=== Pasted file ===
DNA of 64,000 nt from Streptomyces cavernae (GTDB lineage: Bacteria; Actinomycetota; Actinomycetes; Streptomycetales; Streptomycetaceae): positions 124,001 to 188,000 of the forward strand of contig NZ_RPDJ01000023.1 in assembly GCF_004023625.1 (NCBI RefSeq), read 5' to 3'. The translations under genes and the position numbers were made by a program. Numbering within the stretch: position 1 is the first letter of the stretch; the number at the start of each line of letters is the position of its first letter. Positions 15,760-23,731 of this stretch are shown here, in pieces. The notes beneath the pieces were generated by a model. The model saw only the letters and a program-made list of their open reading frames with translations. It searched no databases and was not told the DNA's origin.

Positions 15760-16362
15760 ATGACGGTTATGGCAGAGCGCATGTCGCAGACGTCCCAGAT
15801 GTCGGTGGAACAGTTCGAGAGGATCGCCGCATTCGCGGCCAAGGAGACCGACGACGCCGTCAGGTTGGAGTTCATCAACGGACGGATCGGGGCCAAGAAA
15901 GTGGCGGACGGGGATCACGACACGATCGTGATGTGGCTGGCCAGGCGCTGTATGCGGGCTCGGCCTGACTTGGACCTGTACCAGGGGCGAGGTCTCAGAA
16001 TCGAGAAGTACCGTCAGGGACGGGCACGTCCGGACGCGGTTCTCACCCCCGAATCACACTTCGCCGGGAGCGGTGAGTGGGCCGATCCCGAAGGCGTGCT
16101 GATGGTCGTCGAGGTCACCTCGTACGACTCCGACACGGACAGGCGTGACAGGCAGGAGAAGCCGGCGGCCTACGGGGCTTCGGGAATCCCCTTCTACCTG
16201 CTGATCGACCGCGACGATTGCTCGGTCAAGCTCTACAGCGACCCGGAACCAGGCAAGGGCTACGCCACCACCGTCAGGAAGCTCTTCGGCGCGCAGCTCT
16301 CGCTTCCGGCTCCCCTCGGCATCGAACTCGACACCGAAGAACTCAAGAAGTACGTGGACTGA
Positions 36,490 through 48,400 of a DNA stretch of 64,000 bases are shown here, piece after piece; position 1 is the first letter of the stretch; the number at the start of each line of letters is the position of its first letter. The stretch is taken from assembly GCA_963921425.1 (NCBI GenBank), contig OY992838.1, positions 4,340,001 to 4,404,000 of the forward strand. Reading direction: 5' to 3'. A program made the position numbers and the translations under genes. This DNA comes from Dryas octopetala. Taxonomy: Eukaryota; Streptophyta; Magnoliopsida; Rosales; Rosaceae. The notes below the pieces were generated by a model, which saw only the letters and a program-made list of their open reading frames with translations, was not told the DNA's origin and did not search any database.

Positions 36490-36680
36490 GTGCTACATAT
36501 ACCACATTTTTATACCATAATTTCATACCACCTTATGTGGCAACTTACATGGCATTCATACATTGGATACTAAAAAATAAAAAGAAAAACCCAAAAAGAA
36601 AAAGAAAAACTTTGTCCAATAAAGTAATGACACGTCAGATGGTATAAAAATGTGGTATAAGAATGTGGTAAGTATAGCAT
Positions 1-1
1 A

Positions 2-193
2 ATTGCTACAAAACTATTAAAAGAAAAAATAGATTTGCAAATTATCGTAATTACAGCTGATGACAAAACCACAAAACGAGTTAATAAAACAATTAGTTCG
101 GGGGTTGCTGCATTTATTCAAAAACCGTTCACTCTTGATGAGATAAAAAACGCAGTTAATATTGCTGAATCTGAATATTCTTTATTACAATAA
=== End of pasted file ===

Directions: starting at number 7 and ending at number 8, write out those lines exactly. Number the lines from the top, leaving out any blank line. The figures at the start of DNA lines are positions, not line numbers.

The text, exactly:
16101 GATGGTCGTCGAGGTCACCTCGTACGACTCCGACACGGACAGGCGTGACAGGCAGGAGAAGCCGGCGGCCTACGGGGCTTCGGGAATCCCCTTCTACCTG
16201 CTGATCGACCGCGACGATTGCTCGGTCAAGCTCTACAGCGACCCGGAACCAGGCAAGGGCTACGCCACCACCGTCAGGAAGCTCTTCGGCGCGCAGCTCT